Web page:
The World Health Organisation recently issued new guidelines to set screen time for kids. It suggests that kids under the age of 5 should not spend more than one hour a day on screens.
Mobile phones, computers, laptops and televisions are everywhere. Everyone is addicted to the screens especially kids. Kids now spend more time on screens than outside. They skip their play time and prefer screen time over physical activity. Television is a compulsory part of almost every kid's eating schedule. Hence screen time takes maximum hours of a kid's day.
The World Health Organisation recently issued new guidelines to set screen time for kids. Some of the key points that the guidelines included are
- Infants under the age of one year should not be exposed to screen at all
- Screen time for children under the age of five should not be more than one hour a day
- Children under the age of five should spend less time sitting watching screens for healthy growth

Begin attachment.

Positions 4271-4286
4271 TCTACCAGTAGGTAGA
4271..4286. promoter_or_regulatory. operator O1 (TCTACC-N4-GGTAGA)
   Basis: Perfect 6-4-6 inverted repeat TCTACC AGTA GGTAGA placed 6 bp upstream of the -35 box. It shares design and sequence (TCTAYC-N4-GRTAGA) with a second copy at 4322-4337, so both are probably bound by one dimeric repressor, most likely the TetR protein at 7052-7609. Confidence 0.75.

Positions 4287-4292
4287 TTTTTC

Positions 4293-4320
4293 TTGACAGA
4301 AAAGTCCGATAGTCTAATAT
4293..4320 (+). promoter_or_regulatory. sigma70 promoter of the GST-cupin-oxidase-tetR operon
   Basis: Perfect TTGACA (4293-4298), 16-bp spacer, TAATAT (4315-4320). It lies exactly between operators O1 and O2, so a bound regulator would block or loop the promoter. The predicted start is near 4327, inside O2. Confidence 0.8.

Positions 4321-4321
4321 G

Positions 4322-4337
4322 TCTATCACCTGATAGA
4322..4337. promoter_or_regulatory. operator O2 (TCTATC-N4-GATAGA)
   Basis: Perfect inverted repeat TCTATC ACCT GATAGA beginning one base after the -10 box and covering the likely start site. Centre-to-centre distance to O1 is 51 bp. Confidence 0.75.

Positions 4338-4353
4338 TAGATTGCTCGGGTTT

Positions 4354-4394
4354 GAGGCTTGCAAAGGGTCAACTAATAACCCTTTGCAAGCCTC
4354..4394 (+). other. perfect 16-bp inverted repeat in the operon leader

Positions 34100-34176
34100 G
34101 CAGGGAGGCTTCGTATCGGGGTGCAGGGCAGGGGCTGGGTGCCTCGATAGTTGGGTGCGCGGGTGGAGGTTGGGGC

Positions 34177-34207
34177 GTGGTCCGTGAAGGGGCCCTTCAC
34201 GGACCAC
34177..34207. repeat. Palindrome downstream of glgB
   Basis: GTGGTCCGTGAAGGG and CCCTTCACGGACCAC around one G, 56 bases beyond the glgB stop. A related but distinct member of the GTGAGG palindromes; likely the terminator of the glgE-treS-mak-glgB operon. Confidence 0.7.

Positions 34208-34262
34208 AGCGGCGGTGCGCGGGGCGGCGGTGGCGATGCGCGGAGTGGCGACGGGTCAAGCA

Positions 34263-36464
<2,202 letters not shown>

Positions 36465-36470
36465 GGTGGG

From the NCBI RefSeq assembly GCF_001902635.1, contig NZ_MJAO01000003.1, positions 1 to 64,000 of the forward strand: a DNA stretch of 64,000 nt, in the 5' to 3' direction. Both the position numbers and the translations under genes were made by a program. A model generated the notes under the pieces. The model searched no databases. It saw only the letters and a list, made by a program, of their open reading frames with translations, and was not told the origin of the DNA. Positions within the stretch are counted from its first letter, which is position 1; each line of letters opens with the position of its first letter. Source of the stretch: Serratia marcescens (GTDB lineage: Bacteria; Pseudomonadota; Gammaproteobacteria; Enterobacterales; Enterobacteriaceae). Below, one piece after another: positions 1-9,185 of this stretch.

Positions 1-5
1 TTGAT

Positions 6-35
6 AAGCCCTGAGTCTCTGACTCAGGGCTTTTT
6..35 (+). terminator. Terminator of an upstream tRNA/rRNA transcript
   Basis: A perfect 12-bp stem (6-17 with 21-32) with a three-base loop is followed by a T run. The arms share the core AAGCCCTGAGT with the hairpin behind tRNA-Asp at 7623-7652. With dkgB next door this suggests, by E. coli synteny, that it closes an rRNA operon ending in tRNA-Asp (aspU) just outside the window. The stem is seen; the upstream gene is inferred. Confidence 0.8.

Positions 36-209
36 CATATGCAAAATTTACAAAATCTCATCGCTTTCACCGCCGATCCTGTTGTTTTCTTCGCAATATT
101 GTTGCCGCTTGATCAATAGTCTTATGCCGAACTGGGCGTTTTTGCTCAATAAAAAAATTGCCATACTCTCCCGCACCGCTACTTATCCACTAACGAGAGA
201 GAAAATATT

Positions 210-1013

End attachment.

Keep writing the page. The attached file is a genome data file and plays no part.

- It will ensure better quality sleep
- Less screen time will also give more time for physical activities
The guidelines were issued to promote fitness among young children. The World Health Organisation is running a campaign to fight obesity among children globally. Under the same campaign, the organisation issued screen time guidelines as well.
As the first five years of life contributes to cognitive development in kids and also determines the lifelong health of the kid. So healthy development of kids is very essential during these initial years. Kids under the age of five were specifically targeted because according to the data collected from the UN health agency, 40 million children all across the globe are overweight which is 6% of the total. Out of which half of the contributors are from Africa and Asia.
“Achieving health for all means doing what is best for health right from the beginning of people's lives,” WHO Director-General Tedros Adhanom Ghebreyesus said.
“Improving physical activity, reducing sedentary time and ensuring quality sleep in young children will improve their physical, mental health and well-being, and help prevent childhood obesity and associated diseases later in life,” says Dr. Fiona Bull, programme manager for surveillance and population-based prevention of non-communicable diseases at WHO.
Read more articles on Children's Health.
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